MCDB 300 (Biochemistry) is an alternative to the MB&B 300/301 sequence, which is also
counted as an advanced elective towards the Chemistry Major; however, the Department
recommends that Chemistry Majors complete MB&B 300 and MB&B 301, as this provides a more
rigorous education in chemical aspects of biochemistry.
The Yale Health Professions Advisory Program (HPAP), which is run by the Office of Career
Strategy (, is a valuable resource for those
interested in completing postgraduate education in the medical/health sciences. The Chemistry
Department encourages all students interested in such studies to consult with HPAP staff (located
at 55 Whitney Avenue, phone: (203) 432-0818) as early in their Yale career as possible. The HPAP
office will be able to provide current information about the course requirements for different
medical schools and general advice on preparing medical school applications. In addition to their
academic requirements, premedical students should perform clinical shadowing clinical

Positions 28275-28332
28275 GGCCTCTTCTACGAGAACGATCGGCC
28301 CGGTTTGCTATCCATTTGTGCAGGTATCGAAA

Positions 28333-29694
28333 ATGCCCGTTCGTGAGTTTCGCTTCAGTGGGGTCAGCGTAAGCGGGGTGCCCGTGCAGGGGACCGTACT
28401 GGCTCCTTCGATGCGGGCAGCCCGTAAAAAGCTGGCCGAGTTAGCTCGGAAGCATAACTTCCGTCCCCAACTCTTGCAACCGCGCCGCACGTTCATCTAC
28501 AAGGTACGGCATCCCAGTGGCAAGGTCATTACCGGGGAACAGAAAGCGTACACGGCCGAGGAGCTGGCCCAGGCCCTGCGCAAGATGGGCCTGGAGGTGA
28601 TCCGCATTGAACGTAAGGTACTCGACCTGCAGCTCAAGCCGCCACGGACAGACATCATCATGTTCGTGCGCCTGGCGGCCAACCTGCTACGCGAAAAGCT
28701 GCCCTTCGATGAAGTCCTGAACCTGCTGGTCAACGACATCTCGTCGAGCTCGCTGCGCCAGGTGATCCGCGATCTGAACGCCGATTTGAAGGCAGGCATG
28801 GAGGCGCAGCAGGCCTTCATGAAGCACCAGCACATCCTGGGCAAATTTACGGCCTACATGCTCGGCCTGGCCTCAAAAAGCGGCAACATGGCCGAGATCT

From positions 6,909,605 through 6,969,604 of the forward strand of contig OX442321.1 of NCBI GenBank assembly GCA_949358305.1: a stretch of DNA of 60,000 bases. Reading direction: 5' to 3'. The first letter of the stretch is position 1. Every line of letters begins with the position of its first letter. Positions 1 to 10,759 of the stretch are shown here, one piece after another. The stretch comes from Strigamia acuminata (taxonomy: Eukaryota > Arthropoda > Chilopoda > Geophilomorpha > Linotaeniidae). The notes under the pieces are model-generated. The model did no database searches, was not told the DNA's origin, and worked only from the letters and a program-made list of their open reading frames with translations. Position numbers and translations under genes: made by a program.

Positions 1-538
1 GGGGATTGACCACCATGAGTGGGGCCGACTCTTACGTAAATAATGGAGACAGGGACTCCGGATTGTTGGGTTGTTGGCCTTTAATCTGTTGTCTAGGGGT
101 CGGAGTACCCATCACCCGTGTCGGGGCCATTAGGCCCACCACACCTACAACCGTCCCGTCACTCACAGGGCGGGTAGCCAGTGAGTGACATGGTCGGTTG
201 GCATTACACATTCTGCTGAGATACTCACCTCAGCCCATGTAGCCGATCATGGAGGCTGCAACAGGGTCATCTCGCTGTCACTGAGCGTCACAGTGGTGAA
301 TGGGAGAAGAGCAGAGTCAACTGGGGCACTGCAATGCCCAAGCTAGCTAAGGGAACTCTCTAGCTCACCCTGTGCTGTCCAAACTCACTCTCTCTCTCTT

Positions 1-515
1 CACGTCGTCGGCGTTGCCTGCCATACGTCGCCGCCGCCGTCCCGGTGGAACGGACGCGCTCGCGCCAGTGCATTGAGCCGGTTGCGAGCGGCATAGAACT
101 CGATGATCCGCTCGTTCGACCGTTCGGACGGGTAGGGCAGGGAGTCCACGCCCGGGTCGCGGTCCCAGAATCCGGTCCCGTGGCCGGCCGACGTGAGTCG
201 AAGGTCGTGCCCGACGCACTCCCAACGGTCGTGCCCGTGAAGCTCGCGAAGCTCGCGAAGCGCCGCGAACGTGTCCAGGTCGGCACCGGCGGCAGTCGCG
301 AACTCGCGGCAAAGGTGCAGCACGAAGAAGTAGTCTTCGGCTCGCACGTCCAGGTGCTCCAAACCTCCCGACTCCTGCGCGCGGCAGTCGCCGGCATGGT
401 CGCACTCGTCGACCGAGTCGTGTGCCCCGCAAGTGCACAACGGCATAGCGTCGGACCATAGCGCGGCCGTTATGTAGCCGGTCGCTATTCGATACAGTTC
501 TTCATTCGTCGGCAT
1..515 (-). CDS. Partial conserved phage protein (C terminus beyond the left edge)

volunteering and take the MCAT. A general timeline for medical school applications can be found
on their website (
Each year the HPAP office, through the Health Professions Advisory Board (HPAB), publishes
two bulletins entitled Preparing to Become a Health Care Professional and Applying to Medical
School. The first document contains general information, while the second includes specific details
for those about to apply for admission to medical schools (primarily juniors and seniors).
Students who are interested in applying to M.D./Ph.D. programs should consult the online